British pharmacists have urged the government to devise a more robust regulatory framework to govern the UK’s burgeoning CBD market.
The UK Centre for Medical Cannabis estimates that CBD-based product sales will grow from £300 million ($394 million) in 2019 to £1 billion ($1.3 billion) by 2025. Pharmacists have noticed a sharp increase in demand among shoppers, and they believe the products need clearer information and better checks on content.
The British government classifies CBD as a food supplement. It permits sales of products containing CBD, provided the THC content is below 1%.
That means CBD is governed by the Food Standards Agency, which is now demanding that suppliers provide a greater level of detail about the ingredients within the products.
The government has banned manufacturers from making any health claims on these products. However, chemists feel that the products need clearer information and better checks on content.
Jasmine Shah, head of advice and support services at the National Pharmacy Association, said members would like “clear, authoritative guidance, which makes it easy for healthcare professionals, consumers and patients to make informed choices”.
The NPA represents hundreds of independent pharmacies across Britain. Shah said that members feel there is very little research on the safety and efficacy of CBD-based products, and they want to see stricter controls imposed upon this growing industry.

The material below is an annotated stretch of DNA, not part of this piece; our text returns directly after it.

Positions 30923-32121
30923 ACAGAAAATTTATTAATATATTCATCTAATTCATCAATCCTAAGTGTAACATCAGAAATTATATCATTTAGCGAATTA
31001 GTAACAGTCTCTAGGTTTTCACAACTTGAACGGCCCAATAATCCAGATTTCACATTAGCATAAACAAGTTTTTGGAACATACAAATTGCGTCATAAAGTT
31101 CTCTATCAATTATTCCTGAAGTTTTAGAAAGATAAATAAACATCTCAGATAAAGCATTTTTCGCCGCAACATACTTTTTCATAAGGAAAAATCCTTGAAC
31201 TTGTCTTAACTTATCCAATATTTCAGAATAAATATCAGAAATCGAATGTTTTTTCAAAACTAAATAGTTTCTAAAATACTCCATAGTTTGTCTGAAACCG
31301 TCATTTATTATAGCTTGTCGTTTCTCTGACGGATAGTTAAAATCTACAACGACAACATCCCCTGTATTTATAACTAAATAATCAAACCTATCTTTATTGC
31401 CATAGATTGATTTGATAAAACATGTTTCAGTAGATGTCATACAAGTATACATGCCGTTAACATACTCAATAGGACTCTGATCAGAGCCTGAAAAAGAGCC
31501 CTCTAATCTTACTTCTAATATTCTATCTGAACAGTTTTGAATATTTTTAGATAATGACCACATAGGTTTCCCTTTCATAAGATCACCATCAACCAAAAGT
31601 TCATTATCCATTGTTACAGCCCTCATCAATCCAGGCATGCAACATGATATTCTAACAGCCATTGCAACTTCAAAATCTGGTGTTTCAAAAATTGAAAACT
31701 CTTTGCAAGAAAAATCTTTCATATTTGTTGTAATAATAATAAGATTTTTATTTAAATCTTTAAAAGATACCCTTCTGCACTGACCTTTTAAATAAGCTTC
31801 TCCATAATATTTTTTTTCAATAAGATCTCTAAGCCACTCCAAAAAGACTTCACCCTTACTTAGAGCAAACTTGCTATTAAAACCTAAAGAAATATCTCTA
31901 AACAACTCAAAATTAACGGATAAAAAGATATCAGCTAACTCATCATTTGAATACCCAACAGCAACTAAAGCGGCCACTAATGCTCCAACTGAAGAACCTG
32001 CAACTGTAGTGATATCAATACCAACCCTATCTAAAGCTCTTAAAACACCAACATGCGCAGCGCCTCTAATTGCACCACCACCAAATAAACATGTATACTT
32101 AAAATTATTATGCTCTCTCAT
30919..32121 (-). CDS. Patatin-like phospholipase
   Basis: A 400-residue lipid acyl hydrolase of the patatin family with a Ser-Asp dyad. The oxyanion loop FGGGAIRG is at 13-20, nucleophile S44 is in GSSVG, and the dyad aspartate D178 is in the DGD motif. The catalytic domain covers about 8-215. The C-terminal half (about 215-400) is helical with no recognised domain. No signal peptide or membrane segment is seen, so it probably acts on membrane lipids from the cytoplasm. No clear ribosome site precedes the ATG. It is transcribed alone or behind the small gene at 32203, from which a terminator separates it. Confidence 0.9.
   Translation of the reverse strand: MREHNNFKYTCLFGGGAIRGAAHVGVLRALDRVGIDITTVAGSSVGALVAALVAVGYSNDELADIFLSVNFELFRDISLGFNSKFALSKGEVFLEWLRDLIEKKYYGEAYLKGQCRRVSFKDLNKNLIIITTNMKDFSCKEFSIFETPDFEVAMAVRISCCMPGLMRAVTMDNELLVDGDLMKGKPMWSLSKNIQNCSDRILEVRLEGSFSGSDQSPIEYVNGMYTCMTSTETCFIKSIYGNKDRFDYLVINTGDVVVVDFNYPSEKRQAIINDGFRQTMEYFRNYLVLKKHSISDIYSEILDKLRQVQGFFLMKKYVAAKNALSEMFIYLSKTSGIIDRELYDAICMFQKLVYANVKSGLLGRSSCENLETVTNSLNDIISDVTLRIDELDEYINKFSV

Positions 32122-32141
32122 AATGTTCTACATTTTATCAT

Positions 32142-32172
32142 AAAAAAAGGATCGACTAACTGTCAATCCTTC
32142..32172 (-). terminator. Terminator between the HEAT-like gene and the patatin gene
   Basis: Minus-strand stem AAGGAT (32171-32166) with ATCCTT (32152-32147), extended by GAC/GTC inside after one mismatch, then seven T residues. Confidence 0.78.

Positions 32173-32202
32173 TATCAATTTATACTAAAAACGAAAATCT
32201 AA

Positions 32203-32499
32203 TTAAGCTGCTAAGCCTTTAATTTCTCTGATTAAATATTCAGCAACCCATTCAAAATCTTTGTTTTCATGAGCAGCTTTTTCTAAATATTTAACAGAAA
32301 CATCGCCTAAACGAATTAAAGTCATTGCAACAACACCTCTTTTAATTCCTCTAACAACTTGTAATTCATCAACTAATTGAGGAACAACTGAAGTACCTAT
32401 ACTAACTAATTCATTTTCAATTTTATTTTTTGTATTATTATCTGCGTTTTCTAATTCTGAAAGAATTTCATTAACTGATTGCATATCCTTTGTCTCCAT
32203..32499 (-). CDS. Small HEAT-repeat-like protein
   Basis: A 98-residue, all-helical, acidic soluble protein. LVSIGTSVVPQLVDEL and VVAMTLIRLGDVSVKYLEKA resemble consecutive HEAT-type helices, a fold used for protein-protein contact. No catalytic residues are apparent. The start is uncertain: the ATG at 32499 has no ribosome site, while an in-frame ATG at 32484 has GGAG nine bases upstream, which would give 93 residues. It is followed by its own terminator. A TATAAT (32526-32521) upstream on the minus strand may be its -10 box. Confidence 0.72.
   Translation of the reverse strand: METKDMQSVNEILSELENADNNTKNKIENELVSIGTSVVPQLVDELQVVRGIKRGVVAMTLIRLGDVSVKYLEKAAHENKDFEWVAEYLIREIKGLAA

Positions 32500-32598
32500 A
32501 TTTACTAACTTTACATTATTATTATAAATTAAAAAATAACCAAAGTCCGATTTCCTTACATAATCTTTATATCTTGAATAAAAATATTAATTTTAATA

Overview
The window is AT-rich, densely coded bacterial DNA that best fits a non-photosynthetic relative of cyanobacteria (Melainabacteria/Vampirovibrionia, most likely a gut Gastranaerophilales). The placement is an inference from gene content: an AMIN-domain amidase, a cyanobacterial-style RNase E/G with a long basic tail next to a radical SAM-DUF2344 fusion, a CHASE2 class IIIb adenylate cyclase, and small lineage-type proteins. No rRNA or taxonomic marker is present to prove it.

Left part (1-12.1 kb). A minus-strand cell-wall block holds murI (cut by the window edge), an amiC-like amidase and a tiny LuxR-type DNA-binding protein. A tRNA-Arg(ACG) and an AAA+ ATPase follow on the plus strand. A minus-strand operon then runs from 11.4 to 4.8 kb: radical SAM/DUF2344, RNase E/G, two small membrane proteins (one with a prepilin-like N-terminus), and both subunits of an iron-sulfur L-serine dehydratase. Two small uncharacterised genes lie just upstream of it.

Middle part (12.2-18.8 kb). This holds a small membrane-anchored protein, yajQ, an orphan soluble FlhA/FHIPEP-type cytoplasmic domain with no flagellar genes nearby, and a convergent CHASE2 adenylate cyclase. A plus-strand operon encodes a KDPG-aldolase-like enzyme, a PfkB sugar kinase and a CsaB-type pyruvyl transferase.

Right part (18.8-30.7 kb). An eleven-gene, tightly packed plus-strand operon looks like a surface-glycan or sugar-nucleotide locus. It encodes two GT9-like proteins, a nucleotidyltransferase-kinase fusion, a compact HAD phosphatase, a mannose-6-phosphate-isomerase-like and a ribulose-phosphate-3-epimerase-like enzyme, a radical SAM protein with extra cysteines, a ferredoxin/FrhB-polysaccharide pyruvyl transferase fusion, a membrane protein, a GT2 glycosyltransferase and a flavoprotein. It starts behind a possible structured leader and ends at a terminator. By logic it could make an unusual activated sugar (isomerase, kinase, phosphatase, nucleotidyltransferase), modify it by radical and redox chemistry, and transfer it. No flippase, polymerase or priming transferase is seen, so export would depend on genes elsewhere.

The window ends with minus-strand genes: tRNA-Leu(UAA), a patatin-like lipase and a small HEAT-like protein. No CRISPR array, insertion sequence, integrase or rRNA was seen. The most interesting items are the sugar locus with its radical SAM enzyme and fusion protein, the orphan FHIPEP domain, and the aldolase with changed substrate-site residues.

The Centre for Medicinal Cannabis has urged the UK government to overhaul its “ambiguous, out-dated and fragmented” legislation around CBD. It wants to see quality levels defined in a clearer fashion, product composition regulated to a greater extent and poor marketing practices stamped out.
Another new group called the Association for the Cannabinoid Industry represents 23 producers, including major North American firms like Aurora Cannabis and The Supreme Cannabis Co. It said that its members are determined to secure “novel food” status in the UK via the FSA.
Yet the regulatory body appears to be losing patience with producers. They are currently enjoying an early grace period, as CBD is a new product on the market, but they face an FSA clampdown if they fail to provide it with enough information to secure the requisite authorization.